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The Comics Reporter has an interview with Lynda Barry up that is THE MUST READ of the week and maybe the month because this artist is a national treasure, and when you read things like this, it just amazes and saddens:

I was at a pretty low point because I was also getting kicked out of news papers left and right, I’ve gone from being in over 70 papers to being in 7 papers. I was scrambling to find a way to keep working. My solution was to start selling original art on eBay. I just said, ‘to hell with it!’ and opened a version of my own hotdog stand on eBay and started selling pictures and it’s one of the best decisions I’ve made because I can still support myself, though it’s still a struggle.

The other way I was able to make some money was by teaching writing workshops, and it was teaching that really helped shape What It Is. It turns out I love to make pictures and I love to teach, so even if I couldn’t get published or keep my comic strip going in newspapers I found a way to keep going.

Of course there’s also happier stuff:

Comics are more like music to me than like plain old reading, and music changes the more you hear it because there are so many elements — from lyrics to melody to rhythm to duration in time. Comics have this same mix of elements and just as songs come back to me during my day, so comics came back. And when they did I noticed it and those were the ones I was more likely to wish to include. The thing I loved about this was I could never predict which ones would come back. There are still some comic panels that come back to me all the time. Kaz’s work in particular seems to come back like a song. Who knows why? His work really stays in my head and not just stays in my head but makes me happy when I remember it. How does that work? How can an image that just comes up in your mind make you feel happy? I don’t know! But I know that comics can do that. Don Martin from Mad Magazine did that for me a lot when I was a kid, and so did Big Daddy Roth’s Rat Finks. I just had them in my head like toys and they made me feel better. Dr. Seuss is in there, too. I think that guy is a cartoonist and I think I may have learned quite a bit from him.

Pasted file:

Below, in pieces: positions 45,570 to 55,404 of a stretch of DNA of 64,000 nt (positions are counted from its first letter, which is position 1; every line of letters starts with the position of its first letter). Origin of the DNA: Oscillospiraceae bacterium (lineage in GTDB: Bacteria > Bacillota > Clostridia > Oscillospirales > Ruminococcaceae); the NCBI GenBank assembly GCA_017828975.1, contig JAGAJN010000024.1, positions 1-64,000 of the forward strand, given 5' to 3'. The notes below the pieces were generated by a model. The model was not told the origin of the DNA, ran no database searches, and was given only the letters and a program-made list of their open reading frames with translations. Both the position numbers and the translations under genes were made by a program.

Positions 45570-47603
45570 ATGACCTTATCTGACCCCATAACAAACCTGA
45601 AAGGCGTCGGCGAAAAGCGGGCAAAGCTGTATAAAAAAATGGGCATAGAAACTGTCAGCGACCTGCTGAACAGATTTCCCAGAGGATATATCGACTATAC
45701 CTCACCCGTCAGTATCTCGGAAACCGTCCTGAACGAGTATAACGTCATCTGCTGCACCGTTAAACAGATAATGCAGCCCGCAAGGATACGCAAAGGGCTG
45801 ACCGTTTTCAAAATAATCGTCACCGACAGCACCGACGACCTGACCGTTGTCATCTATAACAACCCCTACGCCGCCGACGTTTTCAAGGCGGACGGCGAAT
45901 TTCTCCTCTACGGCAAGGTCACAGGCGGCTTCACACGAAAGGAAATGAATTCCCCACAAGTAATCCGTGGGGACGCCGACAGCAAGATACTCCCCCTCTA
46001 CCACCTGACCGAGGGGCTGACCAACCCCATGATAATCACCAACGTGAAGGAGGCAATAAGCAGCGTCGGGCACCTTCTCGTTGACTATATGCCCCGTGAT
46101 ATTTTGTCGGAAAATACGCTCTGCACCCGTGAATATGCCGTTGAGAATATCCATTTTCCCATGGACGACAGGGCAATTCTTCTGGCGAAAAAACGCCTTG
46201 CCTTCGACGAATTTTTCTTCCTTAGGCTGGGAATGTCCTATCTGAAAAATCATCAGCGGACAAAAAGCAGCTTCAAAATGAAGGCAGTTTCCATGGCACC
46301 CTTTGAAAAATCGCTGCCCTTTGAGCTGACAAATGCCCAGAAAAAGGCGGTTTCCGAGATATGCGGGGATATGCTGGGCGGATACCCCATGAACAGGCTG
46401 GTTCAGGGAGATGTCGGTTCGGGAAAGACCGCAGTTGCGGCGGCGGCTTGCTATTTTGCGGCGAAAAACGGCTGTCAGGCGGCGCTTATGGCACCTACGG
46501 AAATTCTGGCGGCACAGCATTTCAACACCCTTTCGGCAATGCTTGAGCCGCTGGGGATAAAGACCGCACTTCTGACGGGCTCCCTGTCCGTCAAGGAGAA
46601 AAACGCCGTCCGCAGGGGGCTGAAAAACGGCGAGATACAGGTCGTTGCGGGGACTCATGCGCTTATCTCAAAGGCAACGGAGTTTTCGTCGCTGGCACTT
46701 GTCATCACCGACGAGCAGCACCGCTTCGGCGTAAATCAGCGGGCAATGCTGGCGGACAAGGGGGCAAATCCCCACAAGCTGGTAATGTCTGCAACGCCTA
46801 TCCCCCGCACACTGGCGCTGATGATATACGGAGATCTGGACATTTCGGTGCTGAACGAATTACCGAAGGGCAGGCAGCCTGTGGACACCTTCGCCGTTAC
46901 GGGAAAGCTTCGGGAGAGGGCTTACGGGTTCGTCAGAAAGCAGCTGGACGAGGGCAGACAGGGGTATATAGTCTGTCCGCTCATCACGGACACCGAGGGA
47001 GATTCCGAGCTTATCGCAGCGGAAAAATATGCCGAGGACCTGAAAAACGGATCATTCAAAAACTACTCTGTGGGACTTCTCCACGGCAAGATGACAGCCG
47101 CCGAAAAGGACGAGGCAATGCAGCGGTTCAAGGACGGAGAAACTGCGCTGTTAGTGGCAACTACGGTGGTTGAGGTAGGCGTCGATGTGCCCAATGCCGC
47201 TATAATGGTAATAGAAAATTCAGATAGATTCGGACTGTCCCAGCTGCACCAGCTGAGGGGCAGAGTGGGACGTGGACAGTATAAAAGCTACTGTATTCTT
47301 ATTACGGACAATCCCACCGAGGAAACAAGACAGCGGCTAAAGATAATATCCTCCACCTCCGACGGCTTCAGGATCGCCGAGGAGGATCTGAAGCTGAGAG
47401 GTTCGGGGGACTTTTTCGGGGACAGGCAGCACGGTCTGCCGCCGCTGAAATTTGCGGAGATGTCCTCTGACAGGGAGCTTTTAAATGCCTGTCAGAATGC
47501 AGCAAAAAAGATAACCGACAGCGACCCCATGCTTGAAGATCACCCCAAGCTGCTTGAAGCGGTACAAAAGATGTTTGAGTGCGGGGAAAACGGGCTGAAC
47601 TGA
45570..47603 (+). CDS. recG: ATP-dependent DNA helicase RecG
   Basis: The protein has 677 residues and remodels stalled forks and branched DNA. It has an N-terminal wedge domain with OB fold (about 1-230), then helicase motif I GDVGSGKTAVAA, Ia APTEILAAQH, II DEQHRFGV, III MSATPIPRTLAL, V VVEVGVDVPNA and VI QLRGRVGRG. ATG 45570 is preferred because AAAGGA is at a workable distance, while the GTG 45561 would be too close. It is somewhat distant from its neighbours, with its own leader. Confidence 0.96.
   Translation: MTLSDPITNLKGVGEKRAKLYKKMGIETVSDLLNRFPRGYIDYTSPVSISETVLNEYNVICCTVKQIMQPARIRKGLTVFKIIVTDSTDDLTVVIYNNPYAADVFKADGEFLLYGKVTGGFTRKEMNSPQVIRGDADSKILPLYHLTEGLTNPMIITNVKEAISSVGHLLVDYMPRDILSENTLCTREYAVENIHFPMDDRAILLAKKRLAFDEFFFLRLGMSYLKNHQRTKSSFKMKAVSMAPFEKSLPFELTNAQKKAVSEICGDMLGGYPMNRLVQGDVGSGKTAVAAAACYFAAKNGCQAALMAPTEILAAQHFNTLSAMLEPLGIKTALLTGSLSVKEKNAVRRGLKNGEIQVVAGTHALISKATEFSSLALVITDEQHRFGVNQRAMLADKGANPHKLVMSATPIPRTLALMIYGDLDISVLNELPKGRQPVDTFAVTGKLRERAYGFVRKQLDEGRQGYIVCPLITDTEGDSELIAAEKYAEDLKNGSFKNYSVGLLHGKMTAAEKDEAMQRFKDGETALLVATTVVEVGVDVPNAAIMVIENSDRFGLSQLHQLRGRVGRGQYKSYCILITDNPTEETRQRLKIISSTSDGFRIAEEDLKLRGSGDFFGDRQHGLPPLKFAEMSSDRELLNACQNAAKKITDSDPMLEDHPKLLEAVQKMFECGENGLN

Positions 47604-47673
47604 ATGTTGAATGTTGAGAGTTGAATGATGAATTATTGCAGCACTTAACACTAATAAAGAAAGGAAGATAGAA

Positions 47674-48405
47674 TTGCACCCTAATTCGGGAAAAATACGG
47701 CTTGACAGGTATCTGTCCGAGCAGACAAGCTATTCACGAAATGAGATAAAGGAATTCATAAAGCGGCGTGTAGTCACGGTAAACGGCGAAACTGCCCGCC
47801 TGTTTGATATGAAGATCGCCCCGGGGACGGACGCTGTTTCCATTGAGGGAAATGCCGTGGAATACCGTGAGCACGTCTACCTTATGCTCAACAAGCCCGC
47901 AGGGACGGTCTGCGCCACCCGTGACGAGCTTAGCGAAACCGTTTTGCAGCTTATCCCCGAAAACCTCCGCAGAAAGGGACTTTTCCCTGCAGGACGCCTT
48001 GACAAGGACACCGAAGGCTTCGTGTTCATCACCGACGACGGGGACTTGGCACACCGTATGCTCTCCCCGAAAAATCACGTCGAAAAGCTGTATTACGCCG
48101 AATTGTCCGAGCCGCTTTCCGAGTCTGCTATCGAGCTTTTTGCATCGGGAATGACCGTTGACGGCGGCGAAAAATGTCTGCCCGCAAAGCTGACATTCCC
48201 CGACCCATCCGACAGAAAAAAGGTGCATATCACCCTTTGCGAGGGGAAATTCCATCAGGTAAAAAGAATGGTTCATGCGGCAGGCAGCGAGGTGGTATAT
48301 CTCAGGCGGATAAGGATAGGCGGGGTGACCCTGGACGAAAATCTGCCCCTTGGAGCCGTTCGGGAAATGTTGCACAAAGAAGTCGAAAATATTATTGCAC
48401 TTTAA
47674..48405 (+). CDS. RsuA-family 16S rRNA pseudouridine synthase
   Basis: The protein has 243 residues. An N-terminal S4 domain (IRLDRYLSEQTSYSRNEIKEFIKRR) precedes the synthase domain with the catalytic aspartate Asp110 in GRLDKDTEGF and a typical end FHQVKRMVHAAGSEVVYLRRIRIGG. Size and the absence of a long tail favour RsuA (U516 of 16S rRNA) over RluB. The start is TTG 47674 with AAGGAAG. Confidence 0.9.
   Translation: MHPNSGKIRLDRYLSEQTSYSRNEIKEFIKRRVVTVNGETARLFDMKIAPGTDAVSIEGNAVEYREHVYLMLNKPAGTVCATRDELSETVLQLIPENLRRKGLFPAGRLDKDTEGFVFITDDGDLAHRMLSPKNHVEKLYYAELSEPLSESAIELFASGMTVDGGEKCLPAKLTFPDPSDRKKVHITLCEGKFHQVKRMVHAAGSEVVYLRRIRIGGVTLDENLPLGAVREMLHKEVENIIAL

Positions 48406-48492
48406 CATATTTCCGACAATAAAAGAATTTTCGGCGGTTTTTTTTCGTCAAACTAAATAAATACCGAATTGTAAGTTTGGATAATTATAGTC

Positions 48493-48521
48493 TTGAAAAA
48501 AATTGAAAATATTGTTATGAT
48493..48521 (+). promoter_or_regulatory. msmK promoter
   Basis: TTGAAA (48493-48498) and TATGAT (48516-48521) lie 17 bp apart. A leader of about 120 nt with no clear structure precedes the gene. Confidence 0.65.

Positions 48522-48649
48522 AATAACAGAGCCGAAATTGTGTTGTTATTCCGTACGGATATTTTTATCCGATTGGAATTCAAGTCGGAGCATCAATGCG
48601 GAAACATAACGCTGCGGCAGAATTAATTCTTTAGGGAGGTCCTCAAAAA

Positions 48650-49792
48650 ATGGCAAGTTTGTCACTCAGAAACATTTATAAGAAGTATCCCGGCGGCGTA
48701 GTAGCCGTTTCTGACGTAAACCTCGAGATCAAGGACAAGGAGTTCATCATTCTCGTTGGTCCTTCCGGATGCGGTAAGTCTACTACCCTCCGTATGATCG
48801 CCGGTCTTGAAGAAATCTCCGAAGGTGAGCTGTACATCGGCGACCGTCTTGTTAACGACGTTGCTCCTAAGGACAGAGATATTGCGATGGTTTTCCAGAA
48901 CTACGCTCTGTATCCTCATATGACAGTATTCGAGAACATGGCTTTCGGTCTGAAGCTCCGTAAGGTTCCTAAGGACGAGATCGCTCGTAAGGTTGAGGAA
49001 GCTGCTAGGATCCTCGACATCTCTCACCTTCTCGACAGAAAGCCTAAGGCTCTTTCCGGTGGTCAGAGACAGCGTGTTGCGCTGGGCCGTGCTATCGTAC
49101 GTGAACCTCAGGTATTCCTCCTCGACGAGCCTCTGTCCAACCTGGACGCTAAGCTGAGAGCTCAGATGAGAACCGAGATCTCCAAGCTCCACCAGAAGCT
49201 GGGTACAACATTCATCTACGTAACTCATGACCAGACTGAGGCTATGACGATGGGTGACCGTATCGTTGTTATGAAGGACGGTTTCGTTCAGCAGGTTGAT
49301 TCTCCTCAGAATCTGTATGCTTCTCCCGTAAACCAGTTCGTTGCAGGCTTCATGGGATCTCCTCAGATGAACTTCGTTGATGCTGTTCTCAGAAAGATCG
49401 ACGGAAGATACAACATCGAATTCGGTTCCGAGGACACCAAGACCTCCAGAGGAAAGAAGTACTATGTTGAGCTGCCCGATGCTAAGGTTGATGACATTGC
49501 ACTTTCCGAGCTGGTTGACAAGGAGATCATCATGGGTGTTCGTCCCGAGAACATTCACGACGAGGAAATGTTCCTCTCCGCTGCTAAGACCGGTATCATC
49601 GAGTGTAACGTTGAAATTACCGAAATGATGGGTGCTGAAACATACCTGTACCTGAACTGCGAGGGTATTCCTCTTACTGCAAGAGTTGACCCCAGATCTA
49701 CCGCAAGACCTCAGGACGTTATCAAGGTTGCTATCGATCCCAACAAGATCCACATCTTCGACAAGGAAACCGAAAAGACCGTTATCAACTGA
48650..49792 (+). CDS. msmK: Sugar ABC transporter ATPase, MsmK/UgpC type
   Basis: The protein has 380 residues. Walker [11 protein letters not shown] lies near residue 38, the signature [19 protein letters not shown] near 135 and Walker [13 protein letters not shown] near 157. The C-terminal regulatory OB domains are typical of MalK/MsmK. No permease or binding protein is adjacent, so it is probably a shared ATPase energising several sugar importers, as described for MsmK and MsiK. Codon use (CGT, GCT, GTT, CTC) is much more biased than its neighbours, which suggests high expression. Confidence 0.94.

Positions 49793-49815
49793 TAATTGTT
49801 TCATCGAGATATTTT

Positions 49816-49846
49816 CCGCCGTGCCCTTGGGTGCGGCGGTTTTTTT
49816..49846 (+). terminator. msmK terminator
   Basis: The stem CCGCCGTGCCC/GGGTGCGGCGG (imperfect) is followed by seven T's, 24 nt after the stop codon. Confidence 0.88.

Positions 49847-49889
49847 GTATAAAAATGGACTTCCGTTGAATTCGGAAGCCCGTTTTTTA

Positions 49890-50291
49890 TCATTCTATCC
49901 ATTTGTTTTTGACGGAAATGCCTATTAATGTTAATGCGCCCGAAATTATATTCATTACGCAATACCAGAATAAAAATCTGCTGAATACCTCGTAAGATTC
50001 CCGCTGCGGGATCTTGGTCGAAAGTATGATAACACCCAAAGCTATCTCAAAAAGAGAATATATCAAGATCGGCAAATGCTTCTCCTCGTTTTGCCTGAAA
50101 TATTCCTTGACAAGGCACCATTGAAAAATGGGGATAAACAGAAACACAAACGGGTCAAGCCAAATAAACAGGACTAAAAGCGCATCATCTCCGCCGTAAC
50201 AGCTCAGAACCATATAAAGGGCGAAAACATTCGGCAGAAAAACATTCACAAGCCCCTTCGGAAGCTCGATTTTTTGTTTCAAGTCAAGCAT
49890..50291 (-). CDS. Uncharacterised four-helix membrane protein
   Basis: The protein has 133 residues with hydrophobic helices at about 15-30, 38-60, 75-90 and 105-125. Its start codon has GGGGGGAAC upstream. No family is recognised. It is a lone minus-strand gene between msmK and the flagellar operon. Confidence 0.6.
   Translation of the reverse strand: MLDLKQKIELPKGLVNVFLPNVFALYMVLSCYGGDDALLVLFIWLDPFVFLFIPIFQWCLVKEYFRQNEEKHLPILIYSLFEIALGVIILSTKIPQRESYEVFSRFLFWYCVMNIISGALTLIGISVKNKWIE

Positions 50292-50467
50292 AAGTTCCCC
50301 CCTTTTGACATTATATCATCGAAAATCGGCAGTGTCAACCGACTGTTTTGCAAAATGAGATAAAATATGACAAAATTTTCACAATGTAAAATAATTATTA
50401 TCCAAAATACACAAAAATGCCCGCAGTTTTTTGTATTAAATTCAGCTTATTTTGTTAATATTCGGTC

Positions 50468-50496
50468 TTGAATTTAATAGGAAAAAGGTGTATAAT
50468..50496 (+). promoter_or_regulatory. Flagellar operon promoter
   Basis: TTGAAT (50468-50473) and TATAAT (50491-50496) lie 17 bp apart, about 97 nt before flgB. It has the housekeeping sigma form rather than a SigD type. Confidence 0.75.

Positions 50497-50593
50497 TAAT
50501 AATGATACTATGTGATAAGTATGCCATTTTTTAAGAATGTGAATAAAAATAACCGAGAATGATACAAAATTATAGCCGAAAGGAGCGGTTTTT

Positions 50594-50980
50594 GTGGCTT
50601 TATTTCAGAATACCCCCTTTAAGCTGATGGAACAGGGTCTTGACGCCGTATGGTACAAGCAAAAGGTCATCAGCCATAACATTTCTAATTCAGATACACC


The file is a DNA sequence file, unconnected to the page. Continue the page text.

One thing that’s touched on in the interview — and continues to be touched on — is whether Barry should have been included in the Masters of American Comics exhibit. At the recent Post-Bang symposium, this was brought up on the “What is Canon” panel, where Dan Nadel argued that Barry could have been in the show, while John Carlin, who organized it–well, he didn’t really defend his choices. He just said he had made choices, and that the arguments over the choices would be as valuable as the choices.

The context for this debate was Carly Berwick’s question “Why Have There Been No Great Women Comic-Book Artists?” and it’s interesting to ponder Carlin’s non-criteria. The decision to put Barry in the show — if she was ever even seriously considered — would have answered Berwick’s question once and for all. But why make history, really? Why rewrite the narrative and pioneer a new way of thinking? That would take true initiative. But not this time.

Maybe someday.

In the meantime, Lynda Barry is back and we must never let her go again.


  1. He just said he had made choices, and that the arguments over the choices would be as valuable as the choices.

    This is a pretty Zen way to look at something like this, and I can’t really disagree.

    That said, seeing Lynda Barry at the Free Library was one of the best things I’ve done in a long, long time. In terms of speaking events that have rocked my world, she stands alongside Governor Jerry Brown and Kurt Vonnegut and Ira Glass for most memorable public lectures. Definitely. And I go to a lot of these freaking things.

    She might very well have been the best I’ve ever seen.

    No, Vonnegut was the best, but she might be a tight second.

  2. This interview really is spectacular, and worth reading from start to finish. Barry’s work is something I’ve grown to really appreciate and enjoy, and this offers spectacular insight into her career and world-view, good stuff.

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